Pip often pays close attention to the atmosphere of any environment he inhabits, particularly noting the peculiarities that catch his eye when he enters Jaggers's office. The two death masks of Jaggers's former clients especially grip Pip's imagination among the room's surroundings. Pip at first finds them “dreadful" and describes them as “peculiarly swollen, and twitchy about the nose," wondering if they might be relatives of Jaggers [chapter 20). When he again visits the room with Wemmick, he takes the opportunity to inquire on the eerie ornaments:

"Pray," said I, as the two odious casts with the twitchy leer upon them caught my sight again, “whose likenesses are those?"

"These?" said Wemmick, getting upon a chair, and blowing the dust off the horrible heads before bringing them down. “These are two celebrated ones. Famous clients of ours that got us a world of credit. This chap (why you must have come down in the night and been peeping into the inkstand, to get this blot upon your eyebrow, you old rascal!) murdered his master, and, considering that he wasn't brought up to evidence, didn't plan it badly."

"Is it like him?" I asked, recoiling from the brute, as Wemmick spat upon his eyebrow and gave it a rub with his sleeve.

"Like him? It's himself, you know. The cast was made in Newgate, directly after he was taken down. You had a particular fancy for me, hadn't you, Old Artful?" said Wemmick. He then explained this affectionate apostrophe, by touching his brooch representing the lady and the weeping willow at the tomb with the urn upon it, and saying, “Had it made for me, express!" [chapter 24, p.289; Place within the complete text of the novel]

Pip's fascination with the curious items does not end with an explanation of their origins. He encounters and makes note of them several times throughout the story, particularly in situations where he feels a strong emotion like anxiety. His discussion about debt with Jaggers makes perceive how the casts reflect his own thoughts:

"Take a chair, Mr. Pip," said my guardian.

As I sat down, and he preserved his attitude and bent his brows at his boots, I felt at a disadvantage, which reminded me of that old time when I had been put upon a tombstone. The two ghastly casts on the shelf were not far from him, and their expression was as if they were making a stupid apoplectic attempt to attend to the conversation. [chapter 36, p. 355]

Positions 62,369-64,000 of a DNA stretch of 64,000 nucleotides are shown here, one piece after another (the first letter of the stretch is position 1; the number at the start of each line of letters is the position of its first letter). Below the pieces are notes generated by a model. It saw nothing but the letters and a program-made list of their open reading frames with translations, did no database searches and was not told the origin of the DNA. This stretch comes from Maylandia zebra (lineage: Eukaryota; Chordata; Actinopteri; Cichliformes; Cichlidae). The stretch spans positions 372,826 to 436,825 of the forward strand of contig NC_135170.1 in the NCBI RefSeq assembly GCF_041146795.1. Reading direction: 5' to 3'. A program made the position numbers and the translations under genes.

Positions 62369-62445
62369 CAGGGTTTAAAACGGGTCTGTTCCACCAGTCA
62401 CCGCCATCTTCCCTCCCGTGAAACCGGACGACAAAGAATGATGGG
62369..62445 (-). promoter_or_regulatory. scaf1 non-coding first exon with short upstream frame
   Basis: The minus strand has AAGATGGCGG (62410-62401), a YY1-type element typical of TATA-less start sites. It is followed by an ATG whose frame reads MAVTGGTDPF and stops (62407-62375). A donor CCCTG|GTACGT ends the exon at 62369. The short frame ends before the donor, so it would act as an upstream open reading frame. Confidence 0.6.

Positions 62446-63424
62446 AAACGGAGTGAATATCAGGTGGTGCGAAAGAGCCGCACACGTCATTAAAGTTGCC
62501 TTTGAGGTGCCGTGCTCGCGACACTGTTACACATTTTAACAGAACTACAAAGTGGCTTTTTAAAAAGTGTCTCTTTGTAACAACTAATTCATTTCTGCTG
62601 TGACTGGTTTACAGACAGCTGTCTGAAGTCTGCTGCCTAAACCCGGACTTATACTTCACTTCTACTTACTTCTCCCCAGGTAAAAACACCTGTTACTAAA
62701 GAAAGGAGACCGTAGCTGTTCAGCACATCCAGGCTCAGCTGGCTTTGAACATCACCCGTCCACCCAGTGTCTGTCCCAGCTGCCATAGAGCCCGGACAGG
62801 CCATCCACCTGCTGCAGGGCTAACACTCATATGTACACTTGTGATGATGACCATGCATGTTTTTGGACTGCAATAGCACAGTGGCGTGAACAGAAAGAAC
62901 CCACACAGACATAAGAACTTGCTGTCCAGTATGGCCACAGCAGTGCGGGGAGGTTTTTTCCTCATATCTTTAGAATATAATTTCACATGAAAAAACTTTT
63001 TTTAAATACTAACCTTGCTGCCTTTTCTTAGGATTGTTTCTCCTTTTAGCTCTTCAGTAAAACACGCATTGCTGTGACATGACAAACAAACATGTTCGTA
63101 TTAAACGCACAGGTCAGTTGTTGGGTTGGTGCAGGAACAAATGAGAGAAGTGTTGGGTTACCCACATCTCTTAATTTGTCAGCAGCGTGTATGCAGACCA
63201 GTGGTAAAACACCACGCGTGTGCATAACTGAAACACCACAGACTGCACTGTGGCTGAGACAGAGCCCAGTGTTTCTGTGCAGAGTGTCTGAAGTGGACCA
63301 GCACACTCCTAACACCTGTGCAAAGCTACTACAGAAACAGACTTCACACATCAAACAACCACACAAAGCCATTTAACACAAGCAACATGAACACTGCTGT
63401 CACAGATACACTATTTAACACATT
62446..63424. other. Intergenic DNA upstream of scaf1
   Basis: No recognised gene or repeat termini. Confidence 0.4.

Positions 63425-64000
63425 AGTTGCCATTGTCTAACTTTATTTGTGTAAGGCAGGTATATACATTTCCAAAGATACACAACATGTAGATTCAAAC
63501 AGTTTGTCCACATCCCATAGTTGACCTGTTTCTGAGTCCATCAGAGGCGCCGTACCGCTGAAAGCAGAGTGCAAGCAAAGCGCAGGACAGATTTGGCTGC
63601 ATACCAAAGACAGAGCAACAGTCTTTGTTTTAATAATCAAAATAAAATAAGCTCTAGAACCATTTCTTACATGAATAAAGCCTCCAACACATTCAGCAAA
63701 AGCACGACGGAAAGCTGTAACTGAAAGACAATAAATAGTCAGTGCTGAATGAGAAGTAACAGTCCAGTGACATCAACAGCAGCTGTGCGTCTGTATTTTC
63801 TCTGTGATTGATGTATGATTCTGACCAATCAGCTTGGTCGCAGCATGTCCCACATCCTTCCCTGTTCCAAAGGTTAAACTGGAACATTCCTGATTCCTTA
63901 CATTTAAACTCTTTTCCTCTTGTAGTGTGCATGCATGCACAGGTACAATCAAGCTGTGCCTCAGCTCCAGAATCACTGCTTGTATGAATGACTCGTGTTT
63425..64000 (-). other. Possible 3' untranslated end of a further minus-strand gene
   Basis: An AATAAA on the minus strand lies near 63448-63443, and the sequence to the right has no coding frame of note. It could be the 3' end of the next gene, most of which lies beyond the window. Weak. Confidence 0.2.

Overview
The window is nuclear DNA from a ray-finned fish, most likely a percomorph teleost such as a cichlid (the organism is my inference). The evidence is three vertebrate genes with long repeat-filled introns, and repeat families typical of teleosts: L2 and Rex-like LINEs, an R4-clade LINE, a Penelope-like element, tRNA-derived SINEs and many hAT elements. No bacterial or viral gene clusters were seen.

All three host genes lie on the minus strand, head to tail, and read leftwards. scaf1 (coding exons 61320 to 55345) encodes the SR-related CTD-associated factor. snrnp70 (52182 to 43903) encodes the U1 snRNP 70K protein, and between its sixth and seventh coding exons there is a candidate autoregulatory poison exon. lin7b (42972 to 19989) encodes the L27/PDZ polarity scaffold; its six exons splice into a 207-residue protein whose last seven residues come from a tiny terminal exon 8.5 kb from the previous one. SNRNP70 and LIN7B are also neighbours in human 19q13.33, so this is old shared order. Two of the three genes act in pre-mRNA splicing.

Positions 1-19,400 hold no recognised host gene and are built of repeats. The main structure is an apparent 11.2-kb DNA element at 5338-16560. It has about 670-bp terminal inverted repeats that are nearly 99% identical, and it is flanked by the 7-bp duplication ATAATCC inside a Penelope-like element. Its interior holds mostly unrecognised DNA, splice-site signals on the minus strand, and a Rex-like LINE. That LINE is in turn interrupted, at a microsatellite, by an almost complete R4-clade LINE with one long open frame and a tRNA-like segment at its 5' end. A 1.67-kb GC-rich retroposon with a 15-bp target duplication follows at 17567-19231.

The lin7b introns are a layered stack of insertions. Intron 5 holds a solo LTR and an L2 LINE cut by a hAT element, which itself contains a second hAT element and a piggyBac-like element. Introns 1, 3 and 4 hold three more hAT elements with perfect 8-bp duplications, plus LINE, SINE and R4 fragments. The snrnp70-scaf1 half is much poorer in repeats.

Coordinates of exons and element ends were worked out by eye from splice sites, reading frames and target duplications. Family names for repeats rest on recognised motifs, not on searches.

Pip senses the uncomfortable situation before Jaggers launches into the specific matter. In his apprehension, he glances at the casts and finds that they look as confused as he feels. They appear as if they are trying to discern, rather anxiously, what Jaggers intends to bring up; the situation reminds Pip of the convict encounter years ago, and he expects nervously that something similarly unfortunate might occur.

Later in the meeting, Pip asks Jaggers whether me might soon learn his benefactor's identity:

As we looked full at one another, I felt my breath come quicker in my strong desire to get something out of him. And as I felt that it came quicker, and as I felt that he saw that it came quicker, I felt that I had less chance than ever of getting anything out of him.

"Do you suppose it will still be years hence, Mr. Jaggers?"

Mr. Jaggers shook his head, — not in negativing the question, but in altogether negativing the notion that he could anyhow be got to answer it, — and the two horrible casts of the twitched faces looked, when my eyes strayed up to them, as if they had come to a crisis in their suspended attention, and were going to sneeze. [chapter 36, p. 509]

Pip's eyes once again find the casts in a moment of anxiety. He frets that he might lose an opportunity to receive a direct answer from Jaggers while the masks appear to be panicking similarly. The casts themselves cannot obviously change their facial expressions, yet Pip feels that they empathize with his own emotions. He subconsciously projects his own thought processes onto the inanimate objects because of their human resemblance; with such evocative faces they can bring Pip's suppressed feelings into the open, tangible environment.

Questions

1. Unlike Anodos, who only uses pathetic fallacies when describing nature such as water and trees, Pip also empathizes with more worldly and manmade objects that still, however, relate to former living beings.. Why might these two characters project themselves onto other objects so differently? Also, can a character connect a pathetic fallacy with an object not related to nature?

2. Why did Dickens choose to have Pip empathize with the death masks of punished criminals (as opposed to family members of Jaggers, which he thinks the casts are at first)? Did he intend for this to symbolize anything related to Pip personally?

3. How do the other goods from former clients, such as Wemmick's brooch and rings, relate to the plaster casts? Why did Dickens include these other examples of “portable property" along with the masks?

4. For what effect does Dickens use Wemmick's apostrophes to the casts? What purpose do they serve?

5. Did many people make death masks for the deceased in Victorian times? How popular of a convention were they? Did custom restrict their use to certain sects of people?


Victorian Web Overview Charles Dickens Great Expectations

Last modified 23 February 2008